How crypto technology is changing the music industry

Cryptocurrency and the technology it uses, known as blockchain, is uniquely positioned to enhance and improve various aspects of the music industry. It opens up a range of possibilities, from giving a clear, transparent record of artists’ ownership rights to providing artists with new ways to engage with fans. 

From intermediaries to artists 

Ownership rights and royalties continue to be a problem for musicians, with an estimated 50% of royalties owed to artists never paid out by streaming platforms. 

Grammy award-winner Imogen Heap recently explained that every time a musician wants to get paid the information is inaccessible. “Where is it, and how do we know it’s true or correct? We have no way of checking,” she says. “When a payment is made, they [royalties company] have their own data set and invariably it doesn’t match up with anyone else’s. So along the way, about 50% of all royalties just get lost or go to the wrong people.”

Heap says it is in the interest of artists to fight for an open platform where this information is easily accessible, and end the fragmentation of musical ownership across a number of organisations. Blockchain technology may just be this platform. 

How would this work?

Working with blockchain-based platform UjoMusic, Imogen Heap released her song “Tiny Human” along with its licensing details. 

On UjoMusic, fans could download the song in exchange for Ether, the native currency of the Ethereum network, for commercial or non-commercial use. In other words, for private listening or for use in, say, a commercial. Smart contract technology then triggers the payment automatically, enabling all musicians involved in the song’s creation to be paid immediatelyt.

Building on this with other artists and research institutions, Heap then went on to set up the creative passport, a verified digital ID for music makers that enables them to access, update and manage information about themselves and share it with others. 

The ultimate goal for the project is to become a self-sovereign (not associated or beholden to any other third parties) identity.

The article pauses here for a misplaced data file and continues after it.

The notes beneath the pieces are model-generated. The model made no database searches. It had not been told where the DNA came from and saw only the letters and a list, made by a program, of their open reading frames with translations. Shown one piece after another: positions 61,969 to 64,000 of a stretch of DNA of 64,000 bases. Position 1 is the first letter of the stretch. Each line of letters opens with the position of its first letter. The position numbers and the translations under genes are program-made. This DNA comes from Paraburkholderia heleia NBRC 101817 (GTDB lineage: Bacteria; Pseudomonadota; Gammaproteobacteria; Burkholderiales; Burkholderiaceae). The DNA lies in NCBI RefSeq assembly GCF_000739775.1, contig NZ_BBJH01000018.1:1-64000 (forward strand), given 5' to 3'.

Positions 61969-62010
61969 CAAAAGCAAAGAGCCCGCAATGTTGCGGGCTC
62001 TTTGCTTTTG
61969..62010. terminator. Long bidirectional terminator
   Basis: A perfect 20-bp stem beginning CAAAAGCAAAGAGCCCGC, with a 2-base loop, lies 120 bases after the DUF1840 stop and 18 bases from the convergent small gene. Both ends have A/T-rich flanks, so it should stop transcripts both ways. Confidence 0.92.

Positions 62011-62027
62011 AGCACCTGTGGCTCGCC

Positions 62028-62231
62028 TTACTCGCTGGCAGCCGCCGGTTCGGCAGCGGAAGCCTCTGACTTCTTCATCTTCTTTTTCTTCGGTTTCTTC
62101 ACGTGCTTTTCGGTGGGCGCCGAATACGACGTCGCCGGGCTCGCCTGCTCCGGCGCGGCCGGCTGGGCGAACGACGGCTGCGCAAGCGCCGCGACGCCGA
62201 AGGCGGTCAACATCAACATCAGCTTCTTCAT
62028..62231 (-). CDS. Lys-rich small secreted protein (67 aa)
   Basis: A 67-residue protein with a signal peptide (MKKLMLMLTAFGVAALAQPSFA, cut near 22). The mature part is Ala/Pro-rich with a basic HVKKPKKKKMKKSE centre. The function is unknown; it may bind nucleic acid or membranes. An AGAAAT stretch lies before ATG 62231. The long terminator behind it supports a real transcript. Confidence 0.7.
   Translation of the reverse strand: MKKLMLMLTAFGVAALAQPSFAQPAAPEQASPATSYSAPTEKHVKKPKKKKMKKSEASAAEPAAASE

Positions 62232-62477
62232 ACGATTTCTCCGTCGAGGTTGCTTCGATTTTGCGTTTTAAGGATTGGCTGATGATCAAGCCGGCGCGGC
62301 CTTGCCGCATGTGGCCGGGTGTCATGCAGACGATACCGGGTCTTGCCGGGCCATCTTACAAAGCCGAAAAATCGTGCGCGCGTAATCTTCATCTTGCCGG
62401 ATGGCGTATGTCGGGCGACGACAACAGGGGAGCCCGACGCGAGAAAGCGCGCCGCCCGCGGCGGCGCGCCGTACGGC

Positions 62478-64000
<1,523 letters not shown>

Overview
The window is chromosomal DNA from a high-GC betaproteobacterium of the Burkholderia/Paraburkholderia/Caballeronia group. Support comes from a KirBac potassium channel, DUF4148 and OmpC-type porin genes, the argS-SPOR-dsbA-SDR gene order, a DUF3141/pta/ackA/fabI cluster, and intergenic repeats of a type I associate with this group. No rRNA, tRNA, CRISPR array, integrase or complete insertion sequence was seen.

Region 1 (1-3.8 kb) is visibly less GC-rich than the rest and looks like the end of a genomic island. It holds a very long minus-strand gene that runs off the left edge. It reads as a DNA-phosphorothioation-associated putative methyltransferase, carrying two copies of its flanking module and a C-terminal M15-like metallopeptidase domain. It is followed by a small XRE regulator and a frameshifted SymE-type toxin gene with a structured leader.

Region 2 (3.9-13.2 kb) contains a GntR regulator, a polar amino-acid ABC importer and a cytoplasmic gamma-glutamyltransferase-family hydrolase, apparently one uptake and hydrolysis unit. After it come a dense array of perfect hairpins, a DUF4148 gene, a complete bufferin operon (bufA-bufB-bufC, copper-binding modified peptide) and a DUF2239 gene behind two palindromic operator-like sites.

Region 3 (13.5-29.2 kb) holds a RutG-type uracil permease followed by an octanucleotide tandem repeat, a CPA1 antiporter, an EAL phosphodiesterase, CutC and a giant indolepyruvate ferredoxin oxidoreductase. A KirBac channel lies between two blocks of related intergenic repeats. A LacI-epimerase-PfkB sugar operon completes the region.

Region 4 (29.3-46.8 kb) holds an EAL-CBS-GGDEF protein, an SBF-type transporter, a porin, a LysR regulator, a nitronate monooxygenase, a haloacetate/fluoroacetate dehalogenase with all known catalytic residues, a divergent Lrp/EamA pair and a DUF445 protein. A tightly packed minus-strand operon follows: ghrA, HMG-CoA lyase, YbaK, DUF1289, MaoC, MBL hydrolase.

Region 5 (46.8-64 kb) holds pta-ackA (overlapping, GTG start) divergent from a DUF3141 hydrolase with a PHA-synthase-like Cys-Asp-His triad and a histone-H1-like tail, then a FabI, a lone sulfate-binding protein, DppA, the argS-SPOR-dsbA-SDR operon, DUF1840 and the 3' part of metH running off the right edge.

How do blockchain platforms differ from traditional music streaming platforms?

It’s all about the level of control that artist’s have over their work. Before blockchain was an option, artists were beholden to intermediaries such as record labels and streaming services. As such, innovation was focussed on getting music into the hands of consumers in the fastest, most convenient way possible, regardless of the difficulties caused to musicians and others in the supply chain. 

The transparent and immutable nature of blockchain technology gives musicians and other artists back ownership of this innovation, re-establishing the way their music is produced, bought, sold, consumed, and managed, all in a fair and clear way. 

6 influential artists advocating blockchain technology:

NFT money

Artists are also looking to non-fungible tokens (NFTs) for additional income.

NFTs can help artists build their community and create more curated content. Artists like Snoop Dogg, 3LAU, and Nas are some of the leading supporters of using tokens to release music and provide additional benefits to fans, including a cut of streaming royalties to people who buy their NFTs.

Justin Blau, CEO of music licensing platform Royal, says that NFTs are a powerful tool as they can help authenticate different types of assets. Once these tokens exist on a blockchain, they can provide invaluable insights into the fans that own them, and allow artists to communicate with them directly without the need for an intermediary. 

From royalties to engagement, cryptocurrency and blockchains are creating new ways to expand and transform the music industry for the betterment of fans and artists. Blockchain technology is promising to return power to the creators.

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